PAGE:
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Title IX and Sexual Misconduct Prevention

Scott Jones
Title IX Coordinator
Director of the Office of Institutional Equity
103 Edwards Hall

The Title IX Coordinator handles inquiries regarding discrimination, harassment, and sexual violence policies and complaints.

For urgent 24-hour
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Bystander Intervention

Be an Active Bystander

Watch Video: Bystander Intervention Video for Students by K-State


Look out for your fellow K-State Community members. Active bystander intervention discourages attitudes and behaviors that support sexual assault and other harmful behavior. When you witness a potential sexual assault or other behavior that promotes a culture of violence, don’t assume someone else will help or that it’s none of your business; speak up, step in and seek help. 

The most important element in bystander intervention is getting involved. Never assume that just because other people saw or heard what was happening that someone else intervened to help. In crowds, diffusion of responsibility — assuming someone else will do something — usually means that no one does anything. If you don't do something, maybe no one will. 

Often times the fear of embarrassment, of making someone angry, or of losing a friend may cause you to hesitate. By taking action you are supporting a culture of respect and responsibility. Most people who have found themselves in the role of an active bystander are glad they stepped in to prevent violence. The person you watch out for today may be the person who watches out for you tomorrow. 

Assess the situation and make your safety and the well-being of others a priority. Actively enlist the help of others so that you are not alone. If you recognize a problem and feel that you can intervene without putting yourself in danger, step in to prevent the harassment or violence from occurring. The goal of intervening is to prevent violence without causing further threat or harm. Contact the police if the situation escalates or if anyone is in imminent danger.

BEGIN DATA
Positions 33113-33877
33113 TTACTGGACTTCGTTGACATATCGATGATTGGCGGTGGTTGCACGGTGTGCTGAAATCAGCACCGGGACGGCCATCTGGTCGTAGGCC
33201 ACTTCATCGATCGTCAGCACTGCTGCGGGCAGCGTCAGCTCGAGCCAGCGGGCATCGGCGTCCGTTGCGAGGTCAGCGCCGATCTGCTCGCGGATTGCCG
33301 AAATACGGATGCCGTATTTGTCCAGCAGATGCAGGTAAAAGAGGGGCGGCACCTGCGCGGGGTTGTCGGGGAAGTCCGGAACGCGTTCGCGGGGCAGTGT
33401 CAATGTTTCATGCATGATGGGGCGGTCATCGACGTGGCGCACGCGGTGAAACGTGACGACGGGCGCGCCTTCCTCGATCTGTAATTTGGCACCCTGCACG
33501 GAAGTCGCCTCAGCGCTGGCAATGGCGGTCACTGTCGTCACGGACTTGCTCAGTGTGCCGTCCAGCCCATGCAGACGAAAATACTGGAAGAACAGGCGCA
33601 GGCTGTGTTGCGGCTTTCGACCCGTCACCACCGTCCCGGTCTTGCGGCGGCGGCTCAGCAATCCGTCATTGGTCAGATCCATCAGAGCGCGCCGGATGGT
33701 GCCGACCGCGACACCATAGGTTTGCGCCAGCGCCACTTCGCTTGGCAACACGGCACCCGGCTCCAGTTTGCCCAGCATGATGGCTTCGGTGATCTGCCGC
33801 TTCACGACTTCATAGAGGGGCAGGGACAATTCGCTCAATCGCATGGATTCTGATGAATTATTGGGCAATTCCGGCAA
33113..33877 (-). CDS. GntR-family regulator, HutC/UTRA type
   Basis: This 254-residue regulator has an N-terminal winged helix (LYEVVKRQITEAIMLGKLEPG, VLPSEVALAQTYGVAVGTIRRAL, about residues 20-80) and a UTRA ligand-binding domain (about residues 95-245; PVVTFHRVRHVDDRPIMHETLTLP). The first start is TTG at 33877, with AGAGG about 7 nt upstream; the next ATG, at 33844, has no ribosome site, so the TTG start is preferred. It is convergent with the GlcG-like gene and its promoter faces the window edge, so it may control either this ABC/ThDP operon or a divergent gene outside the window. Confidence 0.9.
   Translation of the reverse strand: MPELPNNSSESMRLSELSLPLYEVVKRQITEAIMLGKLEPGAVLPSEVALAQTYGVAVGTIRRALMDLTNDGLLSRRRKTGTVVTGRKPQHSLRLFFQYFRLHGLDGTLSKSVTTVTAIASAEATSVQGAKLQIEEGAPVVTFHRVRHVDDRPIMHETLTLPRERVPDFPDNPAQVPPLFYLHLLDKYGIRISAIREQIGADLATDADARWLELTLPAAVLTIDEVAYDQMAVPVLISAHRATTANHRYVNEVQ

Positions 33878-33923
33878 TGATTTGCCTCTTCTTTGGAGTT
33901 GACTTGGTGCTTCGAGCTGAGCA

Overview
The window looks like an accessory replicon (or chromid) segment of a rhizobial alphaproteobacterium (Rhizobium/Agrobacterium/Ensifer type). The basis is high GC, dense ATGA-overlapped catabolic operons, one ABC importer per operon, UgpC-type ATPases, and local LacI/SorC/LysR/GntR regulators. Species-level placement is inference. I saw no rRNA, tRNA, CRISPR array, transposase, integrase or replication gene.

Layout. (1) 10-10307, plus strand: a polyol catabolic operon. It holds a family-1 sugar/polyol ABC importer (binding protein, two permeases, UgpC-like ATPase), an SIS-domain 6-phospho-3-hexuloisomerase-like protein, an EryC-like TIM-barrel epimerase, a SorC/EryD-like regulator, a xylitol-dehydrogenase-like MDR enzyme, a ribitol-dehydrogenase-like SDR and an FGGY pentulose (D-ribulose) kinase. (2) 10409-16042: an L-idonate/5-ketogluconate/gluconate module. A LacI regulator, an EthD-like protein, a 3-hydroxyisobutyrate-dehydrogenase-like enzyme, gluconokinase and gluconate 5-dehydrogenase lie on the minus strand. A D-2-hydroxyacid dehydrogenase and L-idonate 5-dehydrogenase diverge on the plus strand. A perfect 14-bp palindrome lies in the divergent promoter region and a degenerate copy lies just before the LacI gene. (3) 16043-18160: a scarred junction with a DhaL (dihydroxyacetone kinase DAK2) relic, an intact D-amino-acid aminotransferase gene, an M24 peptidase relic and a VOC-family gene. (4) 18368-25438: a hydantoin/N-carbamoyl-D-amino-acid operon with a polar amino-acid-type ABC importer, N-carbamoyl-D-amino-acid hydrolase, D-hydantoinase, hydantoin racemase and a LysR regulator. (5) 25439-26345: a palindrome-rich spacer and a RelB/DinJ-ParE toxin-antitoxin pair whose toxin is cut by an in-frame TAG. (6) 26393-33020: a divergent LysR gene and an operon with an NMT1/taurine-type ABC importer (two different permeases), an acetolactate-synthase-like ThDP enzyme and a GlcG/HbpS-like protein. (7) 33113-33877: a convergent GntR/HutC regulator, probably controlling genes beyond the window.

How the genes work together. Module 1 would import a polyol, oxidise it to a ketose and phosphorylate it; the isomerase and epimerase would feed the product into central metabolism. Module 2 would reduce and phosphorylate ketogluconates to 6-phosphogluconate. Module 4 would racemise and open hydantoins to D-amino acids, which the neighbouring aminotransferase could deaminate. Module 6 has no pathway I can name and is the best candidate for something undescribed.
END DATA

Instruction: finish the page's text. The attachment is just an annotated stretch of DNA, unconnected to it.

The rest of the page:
Remember to make your safety and the well-being of others a priority. Review the active bystander intervention strategies below.

Speak Up

  • If you hear derogatory jokes, don’t laugh; say that the language is wrong and offensive.
  • If you hear degrading or abusive language, say that the behavior is unacceptable and disrespectful.
  • If you hear someone planning to take sexual advantage of another person, tell him or her the behavior is illegal.
  • Check in on a person you see being harassed to let him/her know he/she is not alone. Ask if he/she is OK or if he/she needs help.

Step In

  • Distract the potential perpetrator to safely remove the other individual from the situation.
    • Interrupt and change the topic of conversation.
    • Lie if you have to:
      • "Someone is looking for you outside,"
      • "I lost my phone, can I borrow yours?"
    • Ask the potential perpetrator what time it is or for directions.
    • If a friend is being targeted, call their cellphone to give them an out.

Seek Help

  • Contact the police if the situation escalates or if anyone is in imminent danger.
  • Tell others about your plan to intervene to gain support.
  • If you can’t help, tell someone who can, such as another friend or a Resident Assistant.
  • Approach another friend with a plan to separate the pair. For example:
    • "You tell her you need to talk to her and I'll ask him to show me where the bathroom is."

 *Web content on this page was borrowed with permission from Purdue University.